A promising new photo organizer to
rival Apple’s iPhoto
Apple’s iPhoto does a good job of
automatically organizing your images for you, but it doesn’t give you very much
freedom to do things your own way. You can create your own Albums, but
other options such as its tagging and search features are basic.
uses tabs to open multiple projects simultaneously
If you want a little more freedom in the way
you organize your photo collection then you could take a look at Pixa. Its
interface is similar to iPhoto’s and allows you to import photos simply by
dragging and dropping them into the program’s main workspace window. You can
also create your own Projects – which are Pixa’s equivalent of iPhoto Albums.
As well as detecting standard metadata –
such as the date and time a photo was taken – Pixa will analyze
your imported photos and tag them with details such as the size and the
dominant colors. There’s also an extensive set of other tags – such as
Holiday or Sport – that you can add to photos.
You can then use Pixa’s built-in search
tool to locate photos of a particular size and linked to a particular
subject, perhaps also using a color such as blue to home in on photos
of the sea or sky. There are no editing features in Pixa at all, but it
does have an Open In command for opening photos in the editor you choose.
nice touch is that Pixa allows you to open multiple views of your photo library
by using tabs that sit at the top of the workspace window
One nice touch is that Pixa allows you to
open multiple views of your photo library by using tabs that sit at the top of
the workspace window. You could keep one tab always open to provide a view
of your entire photo collection and then open additional tabs that allow
you to quickly dip into specific projects.
For many users, Pixa’s key feature will be
its Live Folders option. Unlike iPhoto, which stores your photos in its own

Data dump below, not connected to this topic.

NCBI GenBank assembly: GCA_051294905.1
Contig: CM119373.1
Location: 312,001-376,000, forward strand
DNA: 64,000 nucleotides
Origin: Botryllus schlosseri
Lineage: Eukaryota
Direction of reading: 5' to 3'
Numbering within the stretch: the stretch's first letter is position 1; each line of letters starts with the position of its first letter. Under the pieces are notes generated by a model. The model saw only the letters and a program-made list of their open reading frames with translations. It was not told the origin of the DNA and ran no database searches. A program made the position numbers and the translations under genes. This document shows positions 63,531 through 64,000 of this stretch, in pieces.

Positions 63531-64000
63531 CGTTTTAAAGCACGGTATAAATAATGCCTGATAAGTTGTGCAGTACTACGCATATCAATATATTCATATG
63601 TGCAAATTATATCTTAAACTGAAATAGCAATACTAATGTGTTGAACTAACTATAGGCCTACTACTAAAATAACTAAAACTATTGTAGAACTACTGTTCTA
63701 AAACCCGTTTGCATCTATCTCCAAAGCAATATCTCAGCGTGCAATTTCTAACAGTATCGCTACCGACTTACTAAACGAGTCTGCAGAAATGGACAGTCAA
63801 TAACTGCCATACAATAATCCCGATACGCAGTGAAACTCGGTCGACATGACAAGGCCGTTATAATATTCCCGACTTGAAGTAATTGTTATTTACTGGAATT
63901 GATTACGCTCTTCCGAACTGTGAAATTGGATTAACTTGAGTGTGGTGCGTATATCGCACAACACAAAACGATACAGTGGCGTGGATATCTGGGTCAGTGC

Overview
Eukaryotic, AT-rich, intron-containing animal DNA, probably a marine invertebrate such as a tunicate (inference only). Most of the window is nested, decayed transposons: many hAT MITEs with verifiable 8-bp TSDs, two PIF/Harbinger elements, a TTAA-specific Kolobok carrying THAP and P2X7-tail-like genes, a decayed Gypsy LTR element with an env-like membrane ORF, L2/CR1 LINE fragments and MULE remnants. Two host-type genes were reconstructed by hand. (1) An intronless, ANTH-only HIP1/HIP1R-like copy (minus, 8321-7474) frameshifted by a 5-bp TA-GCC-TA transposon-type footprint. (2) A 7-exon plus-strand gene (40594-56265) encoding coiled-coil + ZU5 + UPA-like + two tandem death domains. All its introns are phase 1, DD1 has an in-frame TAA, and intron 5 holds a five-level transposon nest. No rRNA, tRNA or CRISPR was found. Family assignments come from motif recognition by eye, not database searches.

Library file within your main Pictures folder, Pixa lets you store your images
in any number of folders anywhere on your hard disk. You can tell it to treat
any folder as a Live Folder and it will then monitor the contents of that
folder, automatically updating your library as any new images are added to
that folder. This is handy if you want to keep photos stored in specific
folders or locations rather than letting iPhoto automatically file them
away for you.
1.0.4 review - a real rival to Apple's iPhoto
Our only complaint is that Pixa is a brand
new program and is still a little buggy – it crashed a couple of times during
our tests. However, there’s a trial version available, so you can check it out
before buying the full version.
Many people will be perfectly happy to
let iPhoto organize their photos for them, but features such as Live
Folders and the tabs that allow you to quickly view multiple projects will
deﬁnitely appeal to many people. While a recent update did ﬁx a number of bugs,
there are still a few more that need to be ironed out before we can give
it an unqualiﬁed recommendation.
Pros: Tabs for viewing multiple projects
Cons: Buggy; lacks advanced features
Company: Shiny Frog, www.pixa-app.com